The lunch hour is no longer 60 minutes. But, it can still be tasty and fun — with a little pre-planning and some make-ahead tips.
When I was a child, the lunch hour really was a lunch hour. The teachers had time to drive to a restaurant and order a sit-down meal. Kids could walk home and have lunch with whichever parent or caregiver might be home at that time.
It was only those of us who lived far from school who brown-bagged it or bought the cafeteria lunch. We had plenty of time to eat and then go play on the playground.
My how times have changed! Nowadays we’re all in a hurry. Many schools have shortened the lunch break, some to as short as 35 minutes. And kids who want to go home for lunch? I don’t think that happens anymore, does it?
School lunches, even in a homeschool setting, can be quick affairs. The day is so packed with activities that there’s not time for the leisurely noontime meal of yesteryear. But, we want our kids to have good, nourishing meals at midday.
Since we’re so busy, it can be hard to pull something together in the morning rush to get to school. Even though we homeschool, my day is pretty much packed, and I don’t have a lot of time for meal prep throughout the day.
The answer is to make ahead as much of the lunch as you can. Then, you can pack the lunch box and be on your way or pull it from the fridge at meal time.
Here are some steps to making it easy:
1. Consider the proteins.
I like my kids to have a portion of protein at each meal. Good make-ahead proteins include:
- Hard cooked egg – refrigerate in a dish.
- Yogurt cups – divide a larger container into small portions and refrigerate.
- Cheese slices or sticks – package in portion sizes and refrigerate.
- Bean salad – mix a batch and then divide into individual servings and refrigerate.
- Grilled and sliced chicken or meat – once cooled, package and refrigerate or freeze.
- Peanut butter or sunbutter sandwiches – can be made the night before and kept in the fridge.
- Soups and chilis – make ahead and freeze in individual portions. Reheat in the morning and pour into heated thermos.
2. Have some fruit and veg.
If we’re going to get eight servings of fruits and vegetables in a day, they need to be the majority in every meal. Here are some ideas to get you thinking:
- Applesauce – make a big batch and divide into small containers with lids. Freeze until the day of packing.
- Fruit salad – refrigerate cut-up fruit in individual containers.
- Grapefruit sections – cut the fruit a night or two in advance and store in the refrigerator.
- Apple slices – Dip in lemon juice to prevent browning. Store in airtight containers for a day or two in advance.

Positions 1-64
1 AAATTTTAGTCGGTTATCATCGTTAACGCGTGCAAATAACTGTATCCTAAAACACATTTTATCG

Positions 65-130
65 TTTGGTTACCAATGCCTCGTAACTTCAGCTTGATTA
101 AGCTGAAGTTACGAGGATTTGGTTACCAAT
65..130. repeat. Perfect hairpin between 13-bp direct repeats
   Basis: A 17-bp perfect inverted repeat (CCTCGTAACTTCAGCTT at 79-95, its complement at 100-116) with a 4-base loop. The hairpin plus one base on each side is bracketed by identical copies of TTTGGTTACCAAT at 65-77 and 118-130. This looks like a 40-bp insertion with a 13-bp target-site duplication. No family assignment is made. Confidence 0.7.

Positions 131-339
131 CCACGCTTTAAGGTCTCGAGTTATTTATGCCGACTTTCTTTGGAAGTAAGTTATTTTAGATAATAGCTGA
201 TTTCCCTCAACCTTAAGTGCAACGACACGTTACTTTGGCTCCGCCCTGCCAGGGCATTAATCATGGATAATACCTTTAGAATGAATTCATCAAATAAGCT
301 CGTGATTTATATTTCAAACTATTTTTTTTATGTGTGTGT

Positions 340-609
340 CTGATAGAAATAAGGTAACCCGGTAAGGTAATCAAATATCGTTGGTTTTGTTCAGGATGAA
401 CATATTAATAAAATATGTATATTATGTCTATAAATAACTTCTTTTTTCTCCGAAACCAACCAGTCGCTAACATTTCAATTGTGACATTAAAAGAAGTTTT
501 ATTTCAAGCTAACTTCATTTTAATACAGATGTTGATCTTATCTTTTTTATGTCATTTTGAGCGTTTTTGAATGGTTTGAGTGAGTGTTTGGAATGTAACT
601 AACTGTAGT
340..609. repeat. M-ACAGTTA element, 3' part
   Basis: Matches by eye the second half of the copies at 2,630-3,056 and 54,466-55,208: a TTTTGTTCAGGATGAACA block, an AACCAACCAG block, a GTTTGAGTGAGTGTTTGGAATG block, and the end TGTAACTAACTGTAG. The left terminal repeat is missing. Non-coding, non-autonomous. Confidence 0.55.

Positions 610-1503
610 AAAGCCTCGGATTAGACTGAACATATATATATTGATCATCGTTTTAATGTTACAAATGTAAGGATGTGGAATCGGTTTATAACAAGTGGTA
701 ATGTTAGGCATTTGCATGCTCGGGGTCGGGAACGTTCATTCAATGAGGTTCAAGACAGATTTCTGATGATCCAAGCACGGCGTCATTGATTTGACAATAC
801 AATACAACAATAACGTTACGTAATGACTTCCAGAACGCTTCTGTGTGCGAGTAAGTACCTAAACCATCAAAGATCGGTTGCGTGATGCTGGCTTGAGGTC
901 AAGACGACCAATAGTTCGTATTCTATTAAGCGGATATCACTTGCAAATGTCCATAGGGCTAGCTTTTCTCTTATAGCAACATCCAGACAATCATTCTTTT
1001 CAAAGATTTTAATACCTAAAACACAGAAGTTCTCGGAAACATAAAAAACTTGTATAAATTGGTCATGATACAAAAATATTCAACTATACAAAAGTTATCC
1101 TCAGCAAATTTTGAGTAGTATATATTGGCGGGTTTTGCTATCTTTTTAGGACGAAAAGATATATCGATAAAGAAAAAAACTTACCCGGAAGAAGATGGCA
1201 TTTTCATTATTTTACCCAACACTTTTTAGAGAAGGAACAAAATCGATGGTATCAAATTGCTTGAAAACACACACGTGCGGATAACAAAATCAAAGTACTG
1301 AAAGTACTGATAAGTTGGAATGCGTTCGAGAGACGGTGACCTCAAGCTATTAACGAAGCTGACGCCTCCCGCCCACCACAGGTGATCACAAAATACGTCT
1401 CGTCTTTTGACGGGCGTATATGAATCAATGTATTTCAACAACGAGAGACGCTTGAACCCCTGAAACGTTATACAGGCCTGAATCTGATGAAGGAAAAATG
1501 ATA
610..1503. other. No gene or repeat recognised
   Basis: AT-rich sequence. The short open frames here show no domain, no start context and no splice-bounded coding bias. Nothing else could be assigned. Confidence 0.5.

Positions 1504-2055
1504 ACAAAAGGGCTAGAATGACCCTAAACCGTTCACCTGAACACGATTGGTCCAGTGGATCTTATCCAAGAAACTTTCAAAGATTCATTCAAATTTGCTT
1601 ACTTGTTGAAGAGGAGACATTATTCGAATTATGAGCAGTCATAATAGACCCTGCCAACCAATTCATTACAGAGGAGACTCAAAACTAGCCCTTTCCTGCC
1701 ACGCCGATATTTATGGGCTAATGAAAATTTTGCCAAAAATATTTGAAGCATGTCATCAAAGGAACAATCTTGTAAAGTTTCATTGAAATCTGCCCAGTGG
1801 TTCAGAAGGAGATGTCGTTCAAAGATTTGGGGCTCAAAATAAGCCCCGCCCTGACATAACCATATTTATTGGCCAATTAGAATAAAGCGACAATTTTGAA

- Carrot sticks and other crudite – slice up a variety of vegetables and have kids help you assemble snack bags for the week.
- Bagged raisins or other dried fruit – divide a larger package into snack sized bags.
- Fruit leathers – storebought or homemade.
- Green salad – make a large salad on Sunday night and divide into multiple containers to chill until ready to serve. Repeat on Wednesday night for the remainder of the week.
3. Keep the water bottles filled.
Storing empty water bottles is a pain. Caps and bottles separate and fall out of the cupboard. But, refilling them and storing them in them in the fridge? That will save you precious minutes when it’s time to pack lunches.
4. Add a little treat.
Quick breads, scones, muffins, and cookies not only pack well for lunch, but they are also very freezer-friendly. Bake up a storm over the weekend, wrap well for freezing, and stash in the icebox. Pull out what you need when you pack lunches; they should thaw by serving time.
For crackers, trail mix, and pantry-stable snacks, divide large batches, either homemade or storebought, into snack bags and store in a basket in the cupboard.
Some of our favorites include:
- Spiced Carrot Bread
- Lemon Blueberry Scones
- Double Chocolate Toffee Cookies
- Trail Mix
- Coconut Millet Snack Bars
- Pumpkin Chocolate Chip Muffins
5. Include a warm fuzzy.
My 2nd grade teacher, Mrs. Marcy, was my very favorite. She was so encouraging, and she often gave out “warm fuzzies”, little tokens of affection and encouragement.
Include a warm fuzzy in your child’s lunch to remind him that you think of him during the day. It can be a small toy or a little note. Print out these fillable Lunch Box Love Notes and tuck one in each lunch box throughout the week.
Click on the blue field and type whatever you want: words of encouragement, Scripture, or favorite things about your child.
If you want to be more spontaneous, print out several sheets and cut them apart. Store them in the kitchen with a box of markers for late night or early morning love notes. The personal touch looks pretty cool.
Brown bagging it doesn’t have to be boring.
Or hurried. With a little pre-planning, you can make school lunches, easy, nutritious, delicious, and just bursting with warm fuzzies.
What is your favorite recipe for school lunches?
Grab one of these FREE printable meal plans and grocery lists. 5 main dishes, plus side, salad, bread, and dessert. All the work’s been done for you. Just print and cook!